Somehow, Debra Winger hadn’t heard the old joke about the three ages for women in Hollywood – babe, district attorney, and Driving Miss Daisy.
When I ran it by her, I heard the familiar Winger laugh.
“I think I skipped district attorney,” she cracked.
That isn’t really true – she was in the lawyer drama Legal Eagles – and it isn’t really true that her latest role falls into Category 3.
Winger stars in The Lovers (opening Friday), a movie that comes by its title honestly. The onetime ingenue star of Urban Cowboy and An Officer and a Gentleman has – at 61 – been given one of the most sexually candid roles of her career.
She prepared for it by being a 61-year-old woman.
“I think that I have an ego, but, look, if you’re altering your looks, working out more than any normal human can work out in order to achieve a certain, unreasonably perfect standard, you’re not going to be able to tell a whole bunch of stories. You’re going to end up limiting yourself. I’ve always been a poster child for `Let’s take the makeup down a notch,' ” Winger said.
In The Lovers, she plays a woman in a long, fraught marriage to an inattentive and unfaithful man, played by Tracy Letts, the actor and playwright (he wrote August: Osage County). Both spouses are having affairs – she with a younger man (Aidan Gillen). His is acknowledged, hers is not, leading to intrigue that adds unexpected, unpredictable spice to their relationship.
For Winger, it means R-rated scenes with two different men. Winger knows that’s unusual territory for an actress her age, but she says the constraining factors that affect actresses apply to women in all walks of life.
“You see the trap that’s there for women, to be desexualized. For one thing, you do it to yourself. You’re picking the kids up at school, you don’t want to be dressed provocatively. That’s not my thing, anyway. I play it kind of safe. I’m lucky to have a healthy marriage, a husband who’s always telling me I’m looking great.”
Winger is winning praise for the role (“her radiance shines through,” said Variety) and for her work in the Netflix series The Ranch, playing a bartender and sounding board for her son (Ashton Kutcher), a former pro athlete now adjusting to life out of the spotlight.
Winger knows all about that. After a lucrative career and a trio of Oscar nominations (Terms of Endearment, An Officer and a Gentleman, Shadowlands), she grew weary of limited choices in Hollywood, and so she made a radical one.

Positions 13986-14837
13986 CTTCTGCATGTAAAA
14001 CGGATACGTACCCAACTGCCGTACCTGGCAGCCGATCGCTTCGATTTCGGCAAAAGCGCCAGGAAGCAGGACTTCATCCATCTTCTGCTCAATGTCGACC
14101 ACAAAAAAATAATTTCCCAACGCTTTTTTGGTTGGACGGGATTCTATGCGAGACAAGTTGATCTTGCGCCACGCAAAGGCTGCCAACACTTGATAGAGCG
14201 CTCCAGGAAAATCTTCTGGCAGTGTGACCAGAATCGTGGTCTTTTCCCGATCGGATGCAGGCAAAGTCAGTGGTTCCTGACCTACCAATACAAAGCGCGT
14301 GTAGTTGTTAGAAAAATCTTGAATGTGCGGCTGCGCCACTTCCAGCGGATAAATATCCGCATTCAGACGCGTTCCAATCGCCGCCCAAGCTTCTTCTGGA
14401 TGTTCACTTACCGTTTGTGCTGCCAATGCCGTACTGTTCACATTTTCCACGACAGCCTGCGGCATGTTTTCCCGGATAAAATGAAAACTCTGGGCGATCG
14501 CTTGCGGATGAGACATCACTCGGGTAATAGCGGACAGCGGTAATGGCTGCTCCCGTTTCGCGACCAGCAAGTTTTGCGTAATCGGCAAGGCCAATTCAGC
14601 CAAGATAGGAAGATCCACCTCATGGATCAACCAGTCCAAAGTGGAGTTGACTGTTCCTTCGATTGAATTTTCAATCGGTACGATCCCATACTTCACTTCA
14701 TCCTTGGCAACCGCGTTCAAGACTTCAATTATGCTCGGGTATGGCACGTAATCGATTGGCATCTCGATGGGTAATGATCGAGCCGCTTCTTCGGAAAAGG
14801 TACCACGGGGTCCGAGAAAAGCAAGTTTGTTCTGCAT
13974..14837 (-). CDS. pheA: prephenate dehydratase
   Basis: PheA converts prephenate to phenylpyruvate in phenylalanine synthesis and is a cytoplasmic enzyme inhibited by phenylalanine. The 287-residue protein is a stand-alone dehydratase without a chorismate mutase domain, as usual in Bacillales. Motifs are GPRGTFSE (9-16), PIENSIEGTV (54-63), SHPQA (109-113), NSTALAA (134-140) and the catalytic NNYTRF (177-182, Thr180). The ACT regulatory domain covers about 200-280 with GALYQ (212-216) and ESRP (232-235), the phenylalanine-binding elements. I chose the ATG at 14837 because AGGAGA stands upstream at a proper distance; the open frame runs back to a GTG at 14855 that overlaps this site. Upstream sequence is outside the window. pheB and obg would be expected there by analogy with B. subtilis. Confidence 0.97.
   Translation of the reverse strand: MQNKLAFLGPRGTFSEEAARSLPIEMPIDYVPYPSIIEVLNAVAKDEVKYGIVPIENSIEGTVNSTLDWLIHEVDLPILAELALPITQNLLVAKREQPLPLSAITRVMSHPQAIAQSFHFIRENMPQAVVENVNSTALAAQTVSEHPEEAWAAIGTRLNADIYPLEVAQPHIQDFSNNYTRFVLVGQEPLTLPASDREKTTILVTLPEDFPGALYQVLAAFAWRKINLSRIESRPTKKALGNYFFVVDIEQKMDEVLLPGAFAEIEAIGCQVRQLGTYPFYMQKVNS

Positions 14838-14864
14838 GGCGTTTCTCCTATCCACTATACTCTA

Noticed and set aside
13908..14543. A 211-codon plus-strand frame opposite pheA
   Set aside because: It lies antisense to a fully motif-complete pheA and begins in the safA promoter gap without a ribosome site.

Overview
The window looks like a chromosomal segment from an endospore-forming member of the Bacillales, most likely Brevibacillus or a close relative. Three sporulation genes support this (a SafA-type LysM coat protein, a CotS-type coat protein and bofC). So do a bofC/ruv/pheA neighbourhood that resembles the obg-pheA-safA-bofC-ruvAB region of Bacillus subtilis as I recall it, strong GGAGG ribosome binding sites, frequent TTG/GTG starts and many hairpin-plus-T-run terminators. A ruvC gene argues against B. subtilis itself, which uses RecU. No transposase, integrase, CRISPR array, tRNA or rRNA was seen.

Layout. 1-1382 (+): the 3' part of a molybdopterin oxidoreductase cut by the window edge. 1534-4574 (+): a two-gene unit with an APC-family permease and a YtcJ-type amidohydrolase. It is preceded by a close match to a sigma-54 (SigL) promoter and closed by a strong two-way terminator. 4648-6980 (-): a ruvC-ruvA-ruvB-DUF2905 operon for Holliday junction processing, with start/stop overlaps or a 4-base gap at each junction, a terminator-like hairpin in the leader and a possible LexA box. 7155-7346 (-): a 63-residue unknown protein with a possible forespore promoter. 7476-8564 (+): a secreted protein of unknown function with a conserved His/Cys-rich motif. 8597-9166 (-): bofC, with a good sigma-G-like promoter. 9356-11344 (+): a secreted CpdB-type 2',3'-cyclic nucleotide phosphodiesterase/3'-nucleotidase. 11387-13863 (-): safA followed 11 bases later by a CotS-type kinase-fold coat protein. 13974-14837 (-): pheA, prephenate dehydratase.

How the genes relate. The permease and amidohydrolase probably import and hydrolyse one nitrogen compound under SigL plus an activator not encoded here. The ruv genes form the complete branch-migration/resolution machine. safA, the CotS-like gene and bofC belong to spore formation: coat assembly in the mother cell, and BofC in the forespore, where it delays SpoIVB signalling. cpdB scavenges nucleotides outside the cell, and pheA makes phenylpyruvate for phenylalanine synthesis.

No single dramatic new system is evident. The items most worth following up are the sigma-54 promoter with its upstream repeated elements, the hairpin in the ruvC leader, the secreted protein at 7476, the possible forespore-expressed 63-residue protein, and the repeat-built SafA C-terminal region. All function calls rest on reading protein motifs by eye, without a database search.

“For me, the antidote for it was just to have a life. To choose the kind of life I wanted, not just the kind of role I wanted,” Winger said.
She married actor Arliss Howard, moved to a farm in Sullivan County, N.Y., and raised children – essentially taking 20 years off, though she returned from time to time to take supporting roles in movies like Rachel Getting Married.
It takes a lot to get her back – she mulled over The Lovers for five years, working with writer-director Azazel Jacobs (who directed the HBO series Doll & Em), until the script was just right – for Winger, that meant a nod to the movies of the 1970s (John Cassavetes, Bob Rafelson) that made her want to be an actress.
“It’s a small story, a concise story, very low-budget, but it’s so full of life and so true, at least as far as these characters are concerned,” she said.
Winger is excited about new platforms like Netflix, new types of stories, and new specialty film companies like A24, which backed The Lovers and recently backed Moonlight all the way to a best-movie Oscar.
I asked her whether these new avenues will mean more opportunities for people who had been marginalized by the old Hollywood system she rejected.
“I think that’s probably true. There’s that old adage, women should write more. And I’m all for more people having the opportunity to tell their own stories,” Winger said. “But I have to point out this story was written by a 43-year-old white guy, and it’s one of the best roles I’ve ever had.”
The cheating spouses in The Lovers are involved in lengthy affairs. The movie mines that situation for a strange sort of comedy – their dormant marriage becomes a refuge from the demands of extramarital affairs, and though the subtext remains unspoken, husband and wife begin to sense they have a lot in common.
“We’ve all bought into these ideas, the institution of marriage, owning a home, having a job," she said. "We’re told you need all of these things to have the American Dream, and so often part of it doesn’t work out, so you have this whole sector of America white-knuckling it.”
Winger said the movie was shot in the home of an Iraq war veteran who rented the place to help make ends meet.
“Believe me, they were happy to have the income. They were not making it, but we’re all under this pressure to look perfect.” she said.
Winger said her time on the farm keeps her away from the politics of Hollywood, and from politics in general.
“I can’t even watch the news channels anymore," she said. "I try to find the least-biased place, but it doesn’t exist. I defy you to even name it.”
Her refuge is performing, a vocation she plans to return to now that her children are grown.
“That’s one thing that hasn’t changed over the years. It’s really magical for me, that space between 'action' and 'cut.' What I get out of it is sacred, and I don’t use that word lightly. The way I feel when I’m working is the way people feel when they go to church.”